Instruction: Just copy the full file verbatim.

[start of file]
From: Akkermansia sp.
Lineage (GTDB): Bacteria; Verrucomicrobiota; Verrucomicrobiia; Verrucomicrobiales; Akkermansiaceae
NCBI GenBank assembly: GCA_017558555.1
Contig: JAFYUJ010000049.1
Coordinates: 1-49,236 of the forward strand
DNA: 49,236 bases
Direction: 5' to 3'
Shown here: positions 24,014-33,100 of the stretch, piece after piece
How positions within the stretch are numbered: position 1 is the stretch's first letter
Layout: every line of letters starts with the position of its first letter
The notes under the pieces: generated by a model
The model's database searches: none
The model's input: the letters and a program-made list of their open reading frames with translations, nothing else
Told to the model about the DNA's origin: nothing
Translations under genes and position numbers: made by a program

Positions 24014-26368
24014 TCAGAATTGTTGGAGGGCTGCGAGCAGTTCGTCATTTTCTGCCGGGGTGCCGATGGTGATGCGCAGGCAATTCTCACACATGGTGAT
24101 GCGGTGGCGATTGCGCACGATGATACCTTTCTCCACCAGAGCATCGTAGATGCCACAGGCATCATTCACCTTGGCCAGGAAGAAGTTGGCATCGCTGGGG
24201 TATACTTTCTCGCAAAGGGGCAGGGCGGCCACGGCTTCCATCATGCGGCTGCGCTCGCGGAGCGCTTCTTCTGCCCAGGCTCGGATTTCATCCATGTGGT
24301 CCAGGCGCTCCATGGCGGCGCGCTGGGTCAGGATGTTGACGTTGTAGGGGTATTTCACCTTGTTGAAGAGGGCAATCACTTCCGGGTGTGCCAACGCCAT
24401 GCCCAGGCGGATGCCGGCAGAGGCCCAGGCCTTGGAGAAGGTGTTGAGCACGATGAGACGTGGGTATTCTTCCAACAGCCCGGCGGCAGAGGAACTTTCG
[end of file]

From: Akkermansia sp.
Lineage (GTDB): Bacteria; Verrucomicrobiota; Verrucomicrobiia; Verrucomicrobiales; Akkermansiaceae
NCBI GenBank assembly: GCA_017558555.1
Contig: JAFYUJ010000049.1
Coordinates: 1-49,236 of the forward strand
DNA: 49,236 bases
Direction: 5' to 3'
Shown here: positions 24,014-33,100 of the stretch, piece after piece
How positions within the stretch are numbered: position 1 is the stretch's first letter
Layout: every line of letters starts with the position of its first letter
The notes under the pieces: generated by a model
The model's database searches: none
The model's input: the letters and a program-made list of their open reading frames with translations, nothing else
Told to the model about the DNA's origin: nothing
Translations under genes and position numbers: made by a program

Positions 24014-26368
24014 TCAGAATTGTTGGAGGGCTGCGAGCAGTTCGTCATTTTCTGCCGGGGTGCCGATGGTGATGCGCAGGCAATTCTCACACATGGTGAT
24101 GCGGTGGCGATTGCGCACGATGATACCTTTCTCCACCAGAGCATCGTAGATGCCACAGGCATCATTCACCTTGGCCAGGAAGAAGTTGGCATCGCTGGGG
24201 TATACTTTCTCGCAAAGGGGCAGGGCGGCCACGGCTTCCATCATGCGGCTGCGCTCGCGGAGCGCTTCTTCTGCCCAGGCTCGGATTTCATCCATGTGGT
24301 CCAGGCGCTCCATGGCGGCGCGCTGGGTCAGGATGTTGACGTTGTAGGGGTATTTCACCTTGTTGAAGAGGGCAATCACTTCCGGGTGTGCCAACGCCAT
24401 GCCCAGGCGGATGCCGGCAGAGGCCCAGGCCTTGGAGAAGGTGTTGAGCACGATGAGACGTGGGTATTCTTCCAACAGCCCGGCGGCAGAGGAACTTTCG